Coils, magnets, and compromise

December 6, 2020
 by Paul McGowan

There’s no free lunch when it comes to engineering. Every design is fraught with compromises to make it work.

One great example is the differences between moving magnet and moving coil cartridges.

A moving magnet phono cartridge places a tiny magnet atop the cantilever. In close proximity are two big coils of wire. As the magnet moves in concert with the vinyl grooves, an electric field is generated and we hear sound. The advantage of this design is high output signal level. The compromise is that the magnet has a lot of mass for the stylus to move.

A moving coil phono cartridge is the opposite of a moving magnet. Instead of the heavy blob of magnetic material atop the cantiliever, we instead mount two tiny coils of wire in close proximity to some big magnets. As the coils move in concert with the vinyl grooves, an electric field is generated and we hear sound. The advantage of this design is less mass on the stylus. The compromise is that the coils must be very tiny, resulting in less output (which is why we must add a head amp or step up transformer).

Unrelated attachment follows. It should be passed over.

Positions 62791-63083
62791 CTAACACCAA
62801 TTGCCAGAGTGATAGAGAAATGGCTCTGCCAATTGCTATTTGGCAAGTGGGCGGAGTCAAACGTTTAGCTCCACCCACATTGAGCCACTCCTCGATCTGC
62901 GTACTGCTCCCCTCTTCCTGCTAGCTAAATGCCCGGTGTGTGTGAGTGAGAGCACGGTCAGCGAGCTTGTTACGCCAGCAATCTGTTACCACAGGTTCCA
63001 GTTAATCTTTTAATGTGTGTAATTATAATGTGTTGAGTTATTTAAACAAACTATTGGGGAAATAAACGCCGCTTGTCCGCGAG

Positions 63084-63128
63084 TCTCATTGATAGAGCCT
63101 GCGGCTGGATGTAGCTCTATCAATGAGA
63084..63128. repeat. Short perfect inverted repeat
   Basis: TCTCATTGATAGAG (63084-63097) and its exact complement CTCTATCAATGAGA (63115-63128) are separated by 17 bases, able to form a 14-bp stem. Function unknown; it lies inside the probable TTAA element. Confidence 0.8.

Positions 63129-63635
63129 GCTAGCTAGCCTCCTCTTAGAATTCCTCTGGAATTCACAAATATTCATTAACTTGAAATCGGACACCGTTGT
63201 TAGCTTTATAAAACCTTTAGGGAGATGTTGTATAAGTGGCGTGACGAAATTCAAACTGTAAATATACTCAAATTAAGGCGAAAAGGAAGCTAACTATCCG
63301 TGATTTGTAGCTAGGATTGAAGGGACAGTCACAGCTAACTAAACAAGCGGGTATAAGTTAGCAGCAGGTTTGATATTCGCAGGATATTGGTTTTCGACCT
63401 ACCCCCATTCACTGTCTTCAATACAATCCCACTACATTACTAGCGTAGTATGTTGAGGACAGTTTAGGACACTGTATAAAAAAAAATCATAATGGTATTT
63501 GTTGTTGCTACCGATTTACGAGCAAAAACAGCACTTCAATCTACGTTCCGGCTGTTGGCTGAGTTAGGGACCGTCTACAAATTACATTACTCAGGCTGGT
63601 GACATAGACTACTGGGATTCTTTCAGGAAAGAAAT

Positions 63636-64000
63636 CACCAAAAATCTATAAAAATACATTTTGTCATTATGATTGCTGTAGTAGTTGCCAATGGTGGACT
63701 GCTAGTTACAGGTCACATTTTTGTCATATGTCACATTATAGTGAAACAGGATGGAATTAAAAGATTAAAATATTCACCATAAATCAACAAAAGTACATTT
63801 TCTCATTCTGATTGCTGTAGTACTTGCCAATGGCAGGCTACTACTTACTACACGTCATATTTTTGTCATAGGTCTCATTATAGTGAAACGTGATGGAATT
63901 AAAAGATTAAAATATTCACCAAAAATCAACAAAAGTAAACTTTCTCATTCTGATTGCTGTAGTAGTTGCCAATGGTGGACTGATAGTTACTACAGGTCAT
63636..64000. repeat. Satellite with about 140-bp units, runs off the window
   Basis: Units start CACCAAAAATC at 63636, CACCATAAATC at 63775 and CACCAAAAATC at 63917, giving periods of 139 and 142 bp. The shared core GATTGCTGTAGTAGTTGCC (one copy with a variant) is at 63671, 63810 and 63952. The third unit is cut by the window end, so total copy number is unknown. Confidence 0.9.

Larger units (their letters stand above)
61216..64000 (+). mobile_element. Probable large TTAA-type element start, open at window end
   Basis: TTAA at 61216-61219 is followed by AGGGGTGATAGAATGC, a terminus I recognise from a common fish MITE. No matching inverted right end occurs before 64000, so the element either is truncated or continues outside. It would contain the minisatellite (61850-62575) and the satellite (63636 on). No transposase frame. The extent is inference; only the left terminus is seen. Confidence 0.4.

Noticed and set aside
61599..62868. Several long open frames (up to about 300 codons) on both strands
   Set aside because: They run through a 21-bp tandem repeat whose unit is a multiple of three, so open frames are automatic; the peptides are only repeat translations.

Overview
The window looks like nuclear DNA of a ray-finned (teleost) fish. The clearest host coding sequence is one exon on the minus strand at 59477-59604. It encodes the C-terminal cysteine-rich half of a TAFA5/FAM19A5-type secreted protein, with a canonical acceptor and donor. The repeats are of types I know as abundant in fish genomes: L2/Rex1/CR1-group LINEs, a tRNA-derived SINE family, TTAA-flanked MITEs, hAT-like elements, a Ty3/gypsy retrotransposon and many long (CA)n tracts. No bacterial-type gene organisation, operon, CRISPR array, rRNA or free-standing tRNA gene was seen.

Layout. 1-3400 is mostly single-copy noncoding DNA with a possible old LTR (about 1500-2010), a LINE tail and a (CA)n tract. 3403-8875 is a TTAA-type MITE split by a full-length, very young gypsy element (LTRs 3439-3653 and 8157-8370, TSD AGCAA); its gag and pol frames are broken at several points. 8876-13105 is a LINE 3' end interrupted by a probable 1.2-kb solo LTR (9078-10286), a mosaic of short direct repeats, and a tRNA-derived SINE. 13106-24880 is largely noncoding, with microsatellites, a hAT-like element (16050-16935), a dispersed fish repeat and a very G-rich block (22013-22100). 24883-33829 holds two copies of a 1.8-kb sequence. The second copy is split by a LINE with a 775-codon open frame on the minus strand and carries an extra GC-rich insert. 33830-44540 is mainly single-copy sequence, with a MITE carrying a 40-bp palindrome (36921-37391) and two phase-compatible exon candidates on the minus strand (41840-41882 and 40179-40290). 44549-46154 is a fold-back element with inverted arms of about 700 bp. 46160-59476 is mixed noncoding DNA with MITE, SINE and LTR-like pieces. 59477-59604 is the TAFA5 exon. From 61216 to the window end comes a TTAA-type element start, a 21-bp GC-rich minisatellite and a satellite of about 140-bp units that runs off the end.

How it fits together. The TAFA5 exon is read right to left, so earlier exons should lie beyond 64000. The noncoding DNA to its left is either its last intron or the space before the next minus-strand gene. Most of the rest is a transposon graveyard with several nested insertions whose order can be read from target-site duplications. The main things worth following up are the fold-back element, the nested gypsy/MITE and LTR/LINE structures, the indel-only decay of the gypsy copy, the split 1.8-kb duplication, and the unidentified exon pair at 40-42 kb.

Neither of these schemes is perfect, but the moving coil is considered the better option.

We live with compromise on a daily basis. It’s just part of the deal.

The trick is to choose what best fits your system from among the choices.

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